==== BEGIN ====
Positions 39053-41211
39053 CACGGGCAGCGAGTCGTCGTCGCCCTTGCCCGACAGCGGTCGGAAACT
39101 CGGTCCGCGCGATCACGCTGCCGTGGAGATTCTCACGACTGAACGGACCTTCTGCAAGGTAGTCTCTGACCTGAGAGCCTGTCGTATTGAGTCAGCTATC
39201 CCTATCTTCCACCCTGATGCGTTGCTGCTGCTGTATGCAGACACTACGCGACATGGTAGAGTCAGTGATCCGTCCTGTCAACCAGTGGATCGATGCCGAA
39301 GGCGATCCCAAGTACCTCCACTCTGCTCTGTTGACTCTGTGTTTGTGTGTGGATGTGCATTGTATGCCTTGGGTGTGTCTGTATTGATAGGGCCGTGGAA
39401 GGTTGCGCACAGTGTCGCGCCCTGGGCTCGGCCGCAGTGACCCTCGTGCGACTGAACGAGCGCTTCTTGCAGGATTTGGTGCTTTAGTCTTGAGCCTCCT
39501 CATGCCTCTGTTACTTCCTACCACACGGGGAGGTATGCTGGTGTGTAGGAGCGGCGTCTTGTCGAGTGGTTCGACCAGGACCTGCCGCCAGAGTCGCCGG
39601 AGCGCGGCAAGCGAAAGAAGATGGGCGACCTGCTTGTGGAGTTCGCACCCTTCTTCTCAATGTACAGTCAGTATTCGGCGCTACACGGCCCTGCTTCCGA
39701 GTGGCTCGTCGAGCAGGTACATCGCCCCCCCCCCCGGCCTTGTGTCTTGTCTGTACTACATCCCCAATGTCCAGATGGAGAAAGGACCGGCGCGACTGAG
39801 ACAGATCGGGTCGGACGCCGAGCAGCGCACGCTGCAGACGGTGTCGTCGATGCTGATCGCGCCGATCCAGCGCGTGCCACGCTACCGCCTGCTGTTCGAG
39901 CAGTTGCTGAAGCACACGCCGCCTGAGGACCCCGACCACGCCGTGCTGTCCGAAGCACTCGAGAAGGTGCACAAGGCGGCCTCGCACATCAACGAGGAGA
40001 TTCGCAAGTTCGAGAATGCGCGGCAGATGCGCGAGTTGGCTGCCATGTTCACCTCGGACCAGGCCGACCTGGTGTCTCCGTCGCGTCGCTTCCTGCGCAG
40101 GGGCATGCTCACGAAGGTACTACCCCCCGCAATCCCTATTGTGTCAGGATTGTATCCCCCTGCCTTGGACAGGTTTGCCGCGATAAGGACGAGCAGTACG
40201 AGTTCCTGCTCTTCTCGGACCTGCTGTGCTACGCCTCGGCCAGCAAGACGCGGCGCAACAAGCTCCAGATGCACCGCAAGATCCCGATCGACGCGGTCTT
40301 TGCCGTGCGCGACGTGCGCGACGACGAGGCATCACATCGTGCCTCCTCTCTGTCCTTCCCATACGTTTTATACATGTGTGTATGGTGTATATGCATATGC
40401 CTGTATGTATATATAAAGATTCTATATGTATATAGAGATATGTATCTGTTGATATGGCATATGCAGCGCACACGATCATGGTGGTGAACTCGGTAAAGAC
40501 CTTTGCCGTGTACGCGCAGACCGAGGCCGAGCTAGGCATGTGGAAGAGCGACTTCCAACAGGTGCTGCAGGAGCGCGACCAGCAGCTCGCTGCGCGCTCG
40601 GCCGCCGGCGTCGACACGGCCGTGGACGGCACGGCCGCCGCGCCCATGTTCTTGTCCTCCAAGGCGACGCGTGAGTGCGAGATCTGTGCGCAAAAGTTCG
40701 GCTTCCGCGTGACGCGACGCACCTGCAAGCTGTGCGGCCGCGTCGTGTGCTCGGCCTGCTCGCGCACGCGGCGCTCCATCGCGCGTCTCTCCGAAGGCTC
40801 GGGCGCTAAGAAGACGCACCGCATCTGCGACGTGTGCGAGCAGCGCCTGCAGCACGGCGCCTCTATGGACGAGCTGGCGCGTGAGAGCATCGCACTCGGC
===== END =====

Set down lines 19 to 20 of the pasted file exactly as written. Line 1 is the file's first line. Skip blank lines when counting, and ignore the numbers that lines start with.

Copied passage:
40701 GCTTCCGCGTGACGCGACGCACCTGCAAGCTGTGCGGCCGCGTCGTGTGCTCGGCCTGCTCGCGCACGCGGCGCTCCATCGCGCGTCTCTCCGAAGGCTC
40801 GGGCGCTAAGAAGACGCACCGCATCTGCGACGTGTGCGAGCAGCGCCTGCAGCACGGCGCCTCTATGGACGAGCTGGCGCGTGAGAGCATCGCACTCGGC